In 1976, a uniquely seductive world of vampires was unveiled in the now-classic Interview with the Vampire . . . in 1985, a wild and voluptous voice spoke to us, telling the story of The Vampire Lestat. In The Queen of the Damned, Anne Rice continues her extraordinary "Vampire Chronicles" in a feat of mesmeric storytelling, a chillingly hypnotic entertainment in which the oldest and most powerful forces of the night are unleashed on an unsuspecting world.
Three brilliantly colored narrative threads intertwine as the story unfolds:
- The rock star known as Vampire Lestat, worshipped by millions of spellbound fans, prepares for a concert in San Francisco. Among the audience--pilgrims in a blind swoon of adoration--are hundreds of vampires, creatures who see Lestat as a "greedy fiend risking the secret prosperity of all his kind just to be loved and seen by mortals," fiends themselves who hate Lestat's power and who are determined to destroy him . . .
- The sleep of certain men and women--vampires and mortals scattered around the world--is haunted by a vivid, mysterious dream: of twins with fiery red hair and piercing green eyes who suffer an unspeakable tragedy. It is a dream that slowly, tauntingly reveals its meaning to the dreamers as they make their way toward each other--some to be destroyed on the journey, some to face an even more terrifying fate at journey's end . . .
- Akasha--Queen of the Damned, mother of all vampires, rises after a 6,000 year sleep and puts into motion a heinous plan to "save" mankind from itself and make "all myths of the world real" by elevating herself and her chosen son/lover to the level of the gods: "I am the fulfillment and I shall from this moment be the cause" . . .
These narrative threads wind sinuously across a vast, richly detailed tapestry of the violent, sensual world of vampirism, taking us back 6,000 years to its beginnings. As the stories of the "first brood" of blood drinkers are revealed, we are swept across the ages, from Egypt to South America to the Himalayas to all the shrouded corners of the globe where vampires have left their mark. Vampires are created--mortals succumbing to the sensation of "being enptied, of being devoured, of being nothing." Vampires are destroyed. Dark rituals are performed--the rituals of ancient creatures prowling the modern world. And, finally, we are brought to a moment in the twentieth century when, in an astonishing climax, the fate of the living dead--and perhaps of the living, all the living--will be decided.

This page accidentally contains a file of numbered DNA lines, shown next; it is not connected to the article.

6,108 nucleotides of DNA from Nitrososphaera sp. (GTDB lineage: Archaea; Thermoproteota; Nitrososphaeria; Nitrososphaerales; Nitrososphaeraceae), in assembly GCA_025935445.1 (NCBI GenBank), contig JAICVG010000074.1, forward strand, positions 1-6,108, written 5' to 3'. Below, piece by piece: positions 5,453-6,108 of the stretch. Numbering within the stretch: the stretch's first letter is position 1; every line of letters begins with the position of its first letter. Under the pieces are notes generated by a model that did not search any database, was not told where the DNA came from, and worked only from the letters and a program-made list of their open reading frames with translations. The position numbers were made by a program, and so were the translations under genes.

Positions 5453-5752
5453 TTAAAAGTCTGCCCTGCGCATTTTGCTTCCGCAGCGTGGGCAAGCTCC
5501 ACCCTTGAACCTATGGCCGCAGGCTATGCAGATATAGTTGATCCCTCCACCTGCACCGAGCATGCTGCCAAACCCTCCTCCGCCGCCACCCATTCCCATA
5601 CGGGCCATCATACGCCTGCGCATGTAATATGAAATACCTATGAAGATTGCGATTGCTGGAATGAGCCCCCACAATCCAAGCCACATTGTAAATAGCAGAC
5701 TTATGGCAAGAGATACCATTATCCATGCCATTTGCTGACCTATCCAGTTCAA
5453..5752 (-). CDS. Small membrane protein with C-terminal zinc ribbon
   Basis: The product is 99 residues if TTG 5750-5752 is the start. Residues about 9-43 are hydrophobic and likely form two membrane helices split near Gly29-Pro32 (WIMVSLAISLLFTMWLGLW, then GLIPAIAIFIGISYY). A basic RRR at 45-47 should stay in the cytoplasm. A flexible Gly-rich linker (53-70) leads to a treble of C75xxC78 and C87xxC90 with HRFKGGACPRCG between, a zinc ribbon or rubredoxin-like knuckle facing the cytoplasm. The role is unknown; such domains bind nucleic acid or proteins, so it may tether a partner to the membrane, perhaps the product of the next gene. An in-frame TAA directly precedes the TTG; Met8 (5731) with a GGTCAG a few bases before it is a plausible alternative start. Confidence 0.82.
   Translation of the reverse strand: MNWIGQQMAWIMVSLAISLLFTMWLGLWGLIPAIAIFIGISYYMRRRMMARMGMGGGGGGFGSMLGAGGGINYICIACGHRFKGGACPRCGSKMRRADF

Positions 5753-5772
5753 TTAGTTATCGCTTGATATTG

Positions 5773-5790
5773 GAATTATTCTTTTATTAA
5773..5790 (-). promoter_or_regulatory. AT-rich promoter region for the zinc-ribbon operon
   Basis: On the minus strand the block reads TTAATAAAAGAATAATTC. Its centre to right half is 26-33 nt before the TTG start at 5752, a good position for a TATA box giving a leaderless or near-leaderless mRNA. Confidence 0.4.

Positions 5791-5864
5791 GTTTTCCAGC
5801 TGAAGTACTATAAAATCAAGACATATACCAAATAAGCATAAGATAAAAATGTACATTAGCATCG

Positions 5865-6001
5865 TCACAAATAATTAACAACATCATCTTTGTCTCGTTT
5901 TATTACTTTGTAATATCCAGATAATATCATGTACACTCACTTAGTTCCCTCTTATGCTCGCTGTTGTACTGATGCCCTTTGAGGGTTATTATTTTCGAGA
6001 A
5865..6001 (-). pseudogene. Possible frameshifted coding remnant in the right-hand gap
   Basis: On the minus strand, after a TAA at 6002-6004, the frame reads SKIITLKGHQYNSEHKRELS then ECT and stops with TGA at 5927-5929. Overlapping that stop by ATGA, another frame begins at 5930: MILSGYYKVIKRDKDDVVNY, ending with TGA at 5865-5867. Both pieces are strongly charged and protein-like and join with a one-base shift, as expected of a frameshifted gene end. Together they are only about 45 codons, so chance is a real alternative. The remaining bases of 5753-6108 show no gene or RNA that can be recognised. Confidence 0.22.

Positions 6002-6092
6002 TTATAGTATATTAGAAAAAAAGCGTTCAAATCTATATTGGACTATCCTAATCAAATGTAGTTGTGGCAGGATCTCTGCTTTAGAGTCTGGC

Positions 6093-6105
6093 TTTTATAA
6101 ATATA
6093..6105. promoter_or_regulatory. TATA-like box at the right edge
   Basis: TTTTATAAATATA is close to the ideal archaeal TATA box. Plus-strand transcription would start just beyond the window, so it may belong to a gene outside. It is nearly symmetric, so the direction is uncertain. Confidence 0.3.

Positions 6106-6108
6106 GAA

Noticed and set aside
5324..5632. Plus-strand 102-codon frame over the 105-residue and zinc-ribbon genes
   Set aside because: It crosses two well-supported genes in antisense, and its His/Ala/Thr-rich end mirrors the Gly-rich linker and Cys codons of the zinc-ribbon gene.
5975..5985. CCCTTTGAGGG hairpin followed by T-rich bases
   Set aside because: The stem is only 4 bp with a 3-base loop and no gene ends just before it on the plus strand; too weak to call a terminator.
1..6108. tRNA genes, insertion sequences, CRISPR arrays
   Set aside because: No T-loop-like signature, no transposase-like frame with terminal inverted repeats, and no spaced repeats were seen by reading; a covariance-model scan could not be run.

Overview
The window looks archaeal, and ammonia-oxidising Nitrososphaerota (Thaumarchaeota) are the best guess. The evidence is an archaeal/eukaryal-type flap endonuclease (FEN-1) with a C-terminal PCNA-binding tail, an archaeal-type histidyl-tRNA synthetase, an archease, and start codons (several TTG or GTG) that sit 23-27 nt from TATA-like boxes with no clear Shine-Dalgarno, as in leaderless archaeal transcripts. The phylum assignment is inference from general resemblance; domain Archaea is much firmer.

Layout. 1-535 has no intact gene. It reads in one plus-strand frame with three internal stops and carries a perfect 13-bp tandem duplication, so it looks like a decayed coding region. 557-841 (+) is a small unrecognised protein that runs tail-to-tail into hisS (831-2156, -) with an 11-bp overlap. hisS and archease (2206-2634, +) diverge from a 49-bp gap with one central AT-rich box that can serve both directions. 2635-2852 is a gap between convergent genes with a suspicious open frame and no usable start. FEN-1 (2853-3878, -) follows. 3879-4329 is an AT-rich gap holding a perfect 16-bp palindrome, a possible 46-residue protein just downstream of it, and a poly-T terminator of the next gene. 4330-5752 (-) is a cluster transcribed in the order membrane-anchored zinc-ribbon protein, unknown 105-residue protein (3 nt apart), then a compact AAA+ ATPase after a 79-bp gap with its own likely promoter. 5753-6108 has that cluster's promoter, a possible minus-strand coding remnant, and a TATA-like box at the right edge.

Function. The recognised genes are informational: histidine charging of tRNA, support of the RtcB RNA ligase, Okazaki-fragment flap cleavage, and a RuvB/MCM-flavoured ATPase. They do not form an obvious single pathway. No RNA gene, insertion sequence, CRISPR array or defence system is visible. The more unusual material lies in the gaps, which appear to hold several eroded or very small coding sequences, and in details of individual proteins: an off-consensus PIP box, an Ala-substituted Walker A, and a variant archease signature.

From the Hardcover edition.
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In a feat of virtuoso storytelling, Anne Rice unleashes Akasha, the queen of the damned, who has risen from a six-thousand-year sleep to let loose the powers of the night. Akasha has a marvelously devious plan to “save” mankind and destroy the vampire Lestat—in this extraordinarily sensual novel of the complex, erotic, electrifying world of the undead.
The Vampire Chronicles continue in Prince Lestat. Look for a special preview in the back of the book.
Praise for The Queen of the Damned
“Mesmerizing . . . a wonderful web of dark-side mythology.” —San Francisco Chronicle
“With The Queen of the Damned, Anne Rice has created universes within universes, traveling back in time as far as ancient, pre-pyramidic Egypt and journeying from the frozen mountain peaks of Nepal to the crowded, sweating streets of southern Florida.” —Los Angeles Times
“Imaginative . . . intelligently written . . . This is popular fiction of the highest order.” —USA Today
“A tour de force.” —The Boston Globe
Did you ever wonder where all those mischievous vampires roaming the globe in Anne Rice's Vampire Chronicles came from? In this, the third book in the series, we find out. That raucous rock-star vampire Lestat interrupts the 6,000-year slumber of the mama of all bloodsuckers, Akasha, Queen of the Damned.
Akasha was once the queen of the Nile (she has a bit in common with the Egyptian goddess Isis), and it's unwise to rile her now that she's had 60 centuries of practice being undead. She is so peeved about male violence that she might just have to kill most of them. And she has her eye on handsome Lestat with other ideas as well.
If you felt that the previous books in the series weren't gory and erotic enough, this one should quench your thirst (though it may cause you to omit organ meats from your diet). It also boasts God's plenty of absorbing lore that enriches the tale that went before, including the back-story of the boy in Interview with the Vampire and the ancient fellowship of the Talamasca, which snoops on paranormal phenomena. Mostly, the book spins the complex yarn of Akasha's eerie, brooding brood and her nemeses, the terrifying sisters Maharet and Mekare. In one sense, Queen of the Damned is the ultimate multigenerational saga. --Tim Appelo
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Book Description Ballantine Books, 1989. Mass Market Paperback. Book Condition: New. book. Bookseller Inventory # 0345362608